Tuesday, April 19, 2011
Jesus was not a puppet, and neither are we
In this book, Miller muses about what makes a good story. Story becomes for him a way of thinking about how to live a good life. Describing how it felt to be at the funeral for his favourite uncle, Miller wrote, "there was such sadness at his funeral because his story wasn't finished. If you aren't telling a good story, nobody thinks you died too soon. "
I think I know what Miller is trying to say, even if I don't totally agree with how he has said it. If a person has not made a positive impact on other people's lives, what we might mourn at their funeral is the squandering of a life. If a person was in the midst of a life they were using to help others, part of our grief at their passing is connected to the impact they had on others.
Miller plays in his book with the idea that we each have the opportunity to live out a good story. He says, "all of us are living out stories. And what our stories are about matters, not just for us, but for the world... a story is based on what people think is important, so when we live a story we are telling people around us what we think is important."
Some of these thoughts were with me as I was working on my sermon for Palm Sunday. The story of the "triumphant entrance" of Jesus into Jerusalem for the Passover Festival is a good story. The story Jesus lived out told people what he thought was important. Jesus entered Jerusalem not as a rebel commander or a warrior king, but as a simple, humble, holy man.
Palm Sunday is also a kind of opening chapter for the Passion Story. Every Holy Week I find myself wrestling with the theology that would have us believe that the events of Holy Week were all planned, pre-ordained, and required by God from the beginning of time- that Jesus' death was a necessary piece in God's plan for humanity.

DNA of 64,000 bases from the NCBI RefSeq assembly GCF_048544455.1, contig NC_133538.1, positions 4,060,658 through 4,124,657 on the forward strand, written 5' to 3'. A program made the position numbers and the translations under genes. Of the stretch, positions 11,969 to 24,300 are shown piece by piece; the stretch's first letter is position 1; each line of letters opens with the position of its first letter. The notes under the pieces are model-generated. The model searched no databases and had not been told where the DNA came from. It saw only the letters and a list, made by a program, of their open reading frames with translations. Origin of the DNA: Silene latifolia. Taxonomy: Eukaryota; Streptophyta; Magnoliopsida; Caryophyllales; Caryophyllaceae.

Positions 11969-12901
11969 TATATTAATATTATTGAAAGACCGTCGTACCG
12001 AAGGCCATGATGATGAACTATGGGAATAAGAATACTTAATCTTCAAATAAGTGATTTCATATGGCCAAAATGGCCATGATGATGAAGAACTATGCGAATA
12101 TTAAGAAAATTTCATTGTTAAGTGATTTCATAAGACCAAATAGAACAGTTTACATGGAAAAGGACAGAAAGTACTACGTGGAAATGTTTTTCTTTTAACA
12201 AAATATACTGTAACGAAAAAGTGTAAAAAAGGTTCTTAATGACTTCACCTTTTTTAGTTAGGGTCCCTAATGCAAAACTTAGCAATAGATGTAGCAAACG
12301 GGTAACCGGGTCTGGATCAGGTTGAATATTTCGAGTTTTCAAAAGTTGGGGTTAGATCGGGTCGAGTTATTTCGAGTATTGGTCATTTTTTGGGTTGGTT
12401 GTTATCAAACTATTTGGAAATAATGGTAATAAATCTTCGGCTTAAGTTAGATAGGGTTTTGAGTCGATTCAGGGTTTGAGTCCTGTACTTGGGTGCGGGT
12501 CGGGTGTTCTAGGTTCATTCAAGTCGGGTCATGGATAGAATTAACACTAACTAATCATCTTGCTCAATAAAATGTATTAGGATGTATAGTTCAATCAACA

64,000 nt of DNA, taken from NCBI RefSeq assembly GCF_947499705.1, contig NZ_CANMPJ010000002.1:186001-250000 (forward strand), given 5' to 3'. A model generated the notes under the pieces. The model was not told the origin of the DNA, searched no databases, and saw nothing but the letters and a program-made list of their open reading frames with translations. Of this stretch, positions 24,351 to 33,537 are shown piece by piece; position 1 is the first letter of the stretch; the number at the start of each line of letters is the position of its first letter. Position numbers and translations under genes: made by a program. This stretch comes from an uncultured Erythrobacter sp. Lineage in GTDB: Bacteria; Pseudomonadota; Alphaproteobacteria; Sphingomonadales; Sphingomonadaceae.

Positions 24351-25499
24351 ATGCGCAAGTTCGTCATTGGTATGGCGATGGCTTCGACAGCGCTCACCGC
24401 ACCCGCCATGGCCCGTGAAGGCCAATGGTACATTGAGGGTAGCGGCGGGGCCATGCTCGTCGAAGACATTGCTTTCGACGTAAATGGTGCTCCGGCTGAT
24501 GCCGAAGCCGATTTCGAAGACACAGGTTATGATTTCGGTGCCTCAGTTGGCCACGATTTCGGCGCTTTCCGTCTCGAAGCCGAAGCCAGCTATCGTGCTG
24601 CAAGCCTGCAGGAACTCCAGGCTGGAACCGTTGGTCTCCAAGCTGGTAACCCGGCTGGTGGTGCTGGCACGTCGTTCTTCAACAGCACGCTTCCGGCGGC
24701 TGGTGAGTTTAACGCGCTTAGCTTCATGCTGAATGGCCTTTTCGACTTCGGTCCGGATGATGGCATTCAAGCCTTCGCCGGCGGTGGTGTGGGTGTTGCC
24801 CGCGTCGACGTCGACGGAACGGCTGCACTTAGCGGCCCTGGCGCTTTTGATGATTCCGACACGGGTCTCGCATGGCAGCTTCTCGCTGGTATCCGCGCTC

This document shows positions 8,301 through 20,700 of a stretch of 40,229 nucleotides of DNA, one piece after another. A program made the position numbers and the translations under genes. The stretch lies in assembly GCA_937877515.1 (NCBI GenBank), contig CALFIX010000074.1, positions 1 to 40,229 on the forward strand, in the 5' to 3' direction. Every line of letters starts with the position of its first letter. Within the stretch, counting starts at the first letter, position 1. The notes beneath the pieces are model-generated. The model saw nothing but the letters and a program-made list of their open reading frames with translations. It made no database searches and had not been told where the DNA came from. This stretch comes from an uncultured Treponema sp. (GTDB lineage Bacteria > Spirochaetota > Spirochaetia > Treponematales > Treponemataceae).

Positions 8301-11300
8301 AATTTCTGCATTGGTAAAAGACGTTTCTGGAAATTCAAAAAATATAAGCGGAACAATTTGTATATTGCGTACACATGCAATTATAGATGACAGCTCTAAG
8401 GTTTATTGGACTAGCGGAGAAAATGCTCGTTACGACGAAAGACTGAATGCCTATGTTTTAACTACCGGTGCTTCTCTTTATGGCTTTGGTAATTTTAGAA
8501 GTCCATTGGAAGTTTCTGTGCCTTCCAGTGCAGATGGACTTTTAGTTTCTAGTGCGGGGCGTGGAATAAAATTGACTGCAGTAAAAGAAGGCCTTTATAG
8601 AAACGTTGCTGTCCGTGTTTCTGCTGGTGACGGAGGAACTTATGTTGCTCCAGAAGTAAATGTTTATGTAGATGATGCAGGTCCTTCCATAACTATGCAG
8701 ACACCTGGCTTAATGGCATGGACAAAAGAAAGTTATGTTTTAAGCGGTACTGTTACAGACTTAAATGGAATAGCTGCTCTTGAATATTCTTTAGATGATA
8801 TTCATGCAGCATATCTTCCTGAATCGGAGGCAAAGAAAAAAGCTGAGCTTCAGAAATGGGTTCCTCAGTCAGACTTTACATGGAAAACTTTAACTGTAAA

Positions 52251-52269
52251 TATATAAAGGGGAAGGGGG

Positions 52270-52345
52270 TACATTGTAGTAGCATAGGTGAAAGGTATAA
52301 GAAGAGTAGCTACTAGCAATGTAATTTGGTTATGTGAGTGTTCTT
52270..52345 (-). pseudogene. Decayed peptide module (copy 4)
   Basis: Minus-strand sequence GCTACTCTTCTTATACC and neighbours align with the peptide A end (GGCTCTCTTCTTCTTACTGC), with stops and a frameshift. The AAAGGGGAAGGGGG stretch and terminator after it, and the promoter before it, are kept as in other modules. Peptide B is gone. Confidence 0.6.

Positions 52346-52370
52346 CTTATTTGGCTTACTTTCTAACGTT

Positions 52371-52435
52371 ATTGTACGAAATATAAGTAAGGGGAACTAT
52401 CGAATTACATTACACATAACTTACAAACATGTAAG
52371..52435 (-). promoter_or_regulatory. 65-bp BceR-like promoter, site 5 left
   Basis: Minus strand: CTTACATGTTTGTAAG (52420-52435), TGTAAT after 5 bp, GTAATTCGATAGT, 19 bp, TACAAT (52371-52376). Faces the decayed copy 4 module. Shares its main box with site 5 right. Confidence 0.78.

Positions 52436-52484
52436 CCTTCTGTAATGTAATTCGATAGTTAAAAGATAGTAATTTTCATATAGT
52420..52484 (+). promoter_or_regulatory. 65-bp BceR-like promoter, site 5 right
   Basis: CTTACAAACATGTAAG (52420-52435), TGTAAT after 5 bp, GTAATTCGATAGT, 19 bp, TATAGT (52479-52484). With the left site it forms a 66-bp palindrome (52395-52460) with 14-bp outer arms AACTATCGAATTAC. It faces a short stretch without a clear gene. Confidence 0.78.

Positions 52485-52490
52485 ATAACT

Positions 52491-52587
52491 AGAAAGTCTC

Did Jesus live out the story he did because it expressed who he was, and what mattered to him, or because he was playing a part already scripted for him? My thinking is that Jesus took real risk in making the trip to Jerusalem that week- and that he exercised free will. He could have made different choices.
The people who acted unjustly and cruelly, to have Jesus arrested, and tried, and condemned, were also exercising free will. They were not puppets in a play in which God pulled the strings, to make this gruesome thing happen.
Why does that matter? If Jesus and the other characters in this big story did not have any choice- if we buy into the notion that all of this happened according to a divine script- then they did not have free will. If they didn't have free will, then Judas' betrayal of Jesus was not a sin- it was more like a supporting player in a drama doing what was needed to further the plot.
For me, this is the big question: If there was no free will, and therefore no responsiblity for actions in Jesus' story, how could there be free will in our lives?